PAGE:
(CNN) -- President Barack Obama took his economic recovery message on the road Tuesday, telling a group of manufacturing workers in Iowa that while times remain tough, the administration has made a series of critical investments in the country's long-term development.
He also knocked Washington's harsh partisan environment, saying that lawmakers need to start working more as a team for the country's common good.
"I ran (for president in 2008) because I believe in an America where working families aren't just treading water, but where they're moving forward," the president said during a visit to an Alcoa plant in Bettendorf.
"I know these are difficult times," he conceded. "Sometimes it's tempting to turn cynical ... and start thinking that maybe our best days are behind us. But that's not the America I know."
"I want the cars and planes and wind turbines of the future to bear the proud stamp that says 'Made in America,'" Obama said, rattling off a list of manufacturing initiatives launched since he took office.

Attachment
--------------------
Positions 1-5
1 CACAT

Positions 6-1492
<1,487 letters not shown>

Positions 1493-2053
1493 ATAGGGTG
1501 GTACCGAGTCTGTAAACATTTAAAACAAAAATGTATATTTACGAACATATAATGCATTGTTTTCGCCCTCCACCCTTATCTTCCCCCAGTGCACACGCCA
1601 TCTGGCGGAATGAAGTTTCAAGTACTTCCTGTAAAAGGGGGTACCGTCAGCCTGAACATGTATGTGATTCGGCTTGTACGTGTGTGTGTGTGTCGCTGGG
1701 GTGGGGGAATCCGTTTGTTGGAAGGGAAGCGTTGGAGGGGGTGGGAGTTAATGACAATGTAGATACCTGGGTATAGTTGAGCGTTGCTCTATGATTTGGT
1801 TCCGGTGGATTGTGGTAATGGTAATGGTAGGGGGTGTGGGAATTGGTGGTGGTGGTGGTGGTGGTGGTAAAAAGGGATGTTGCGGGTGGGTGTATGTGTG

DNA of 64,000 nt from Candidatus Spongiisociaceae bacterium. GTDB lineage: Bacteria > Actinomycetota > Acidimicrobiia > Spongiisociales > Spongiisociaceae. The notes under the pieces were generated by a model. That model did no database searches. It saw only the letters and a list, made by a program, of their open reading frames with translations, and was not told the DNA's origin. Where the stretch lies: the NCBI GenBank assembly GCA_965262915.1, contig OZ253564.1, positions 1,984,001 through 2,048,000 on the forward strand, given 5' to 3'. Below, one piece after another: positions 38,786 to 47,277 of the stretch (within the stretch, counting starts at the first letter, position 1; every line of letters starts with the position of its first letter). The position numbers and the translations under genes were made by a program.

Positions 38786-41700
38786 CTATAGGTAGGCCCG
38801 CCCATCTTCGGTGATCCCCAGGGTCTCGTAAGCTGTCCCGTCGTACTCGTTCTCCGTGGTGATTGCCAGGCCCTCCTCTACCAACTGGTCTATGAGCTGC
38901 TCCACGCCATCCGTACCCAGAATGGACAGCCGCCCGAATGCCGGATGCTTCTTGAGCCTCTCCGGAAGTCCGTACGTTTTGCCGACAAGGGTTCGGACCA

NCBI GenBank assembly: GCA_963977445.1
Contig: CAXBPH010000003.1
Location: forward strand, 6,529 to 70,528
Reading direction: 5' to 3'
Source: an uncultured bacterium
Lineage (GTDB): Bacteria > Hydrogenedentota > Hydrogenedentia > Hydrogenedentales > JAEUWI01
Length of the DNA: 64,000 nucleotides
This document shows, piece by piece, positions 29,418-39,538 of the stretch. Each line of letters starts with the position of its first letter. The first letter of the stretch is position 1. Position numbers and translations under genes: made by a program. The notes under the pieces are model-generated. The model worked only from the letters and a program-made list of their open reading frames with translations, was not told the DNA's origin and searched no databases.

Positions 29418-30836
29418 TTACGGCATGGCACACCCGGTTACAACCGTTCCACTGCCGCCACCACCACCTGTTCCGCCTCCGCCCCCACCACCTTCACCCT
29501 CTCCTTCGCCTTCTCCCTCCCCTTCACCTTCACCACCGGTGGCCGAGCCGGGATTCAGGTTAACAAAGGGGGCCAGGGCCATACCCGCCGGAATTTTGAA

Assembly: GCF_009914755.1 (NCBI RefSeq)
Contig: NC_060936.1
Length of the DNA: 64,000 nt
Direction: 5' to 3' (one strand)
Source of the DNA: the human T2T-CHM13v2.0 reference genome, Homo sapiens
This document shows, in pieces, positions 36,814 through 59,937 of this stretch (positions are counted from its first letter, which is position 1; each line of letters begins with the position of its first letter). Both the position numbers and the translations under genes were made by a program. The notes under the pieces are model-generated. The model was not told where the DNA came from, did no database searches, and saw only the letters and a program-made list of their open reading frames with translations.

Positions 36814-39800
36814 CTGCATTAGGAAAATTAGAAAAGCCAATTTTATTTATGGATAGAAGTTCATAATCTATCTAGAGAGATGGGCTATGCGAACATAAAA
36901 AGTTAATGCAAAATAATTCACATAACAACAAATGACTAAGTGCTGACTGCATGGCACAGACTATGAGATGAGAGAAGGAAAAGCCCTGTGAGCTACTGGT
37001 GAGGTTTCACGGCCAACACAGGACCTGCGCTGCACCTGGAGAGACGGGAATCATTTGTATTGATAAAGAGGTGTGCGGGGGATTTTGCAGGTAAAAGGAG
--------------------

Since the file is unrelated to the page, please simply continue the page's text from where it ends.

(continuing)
Political considerations, however, appeared to loom large during the visit. The president alluded to Iowa's unique status as site of the nation's first presidential caucuses, noting recent visits to the state among declared and potential 2012 GOP presidential contenders.
"Iowa, you and I, we go a long way back," he said. "We've got some history, and together we're going to make some more history for years to come."
Obama scored a key political breakthrough in Iowa in the winter of 2008 when he defeated then-Sen. Hillary Clinton and former vice-presidential nominee John Edwards in the state's Democratic caucuses. The win launched Obama on the road to the nomination and ultimately the White House.
Obama also carried Iowa in the November 2008 general election, beating Republican nominee Sen. John McCain there by nine points, 54% to 45%.
Iowa's 6% unemployment rate is significantly lower than the national average.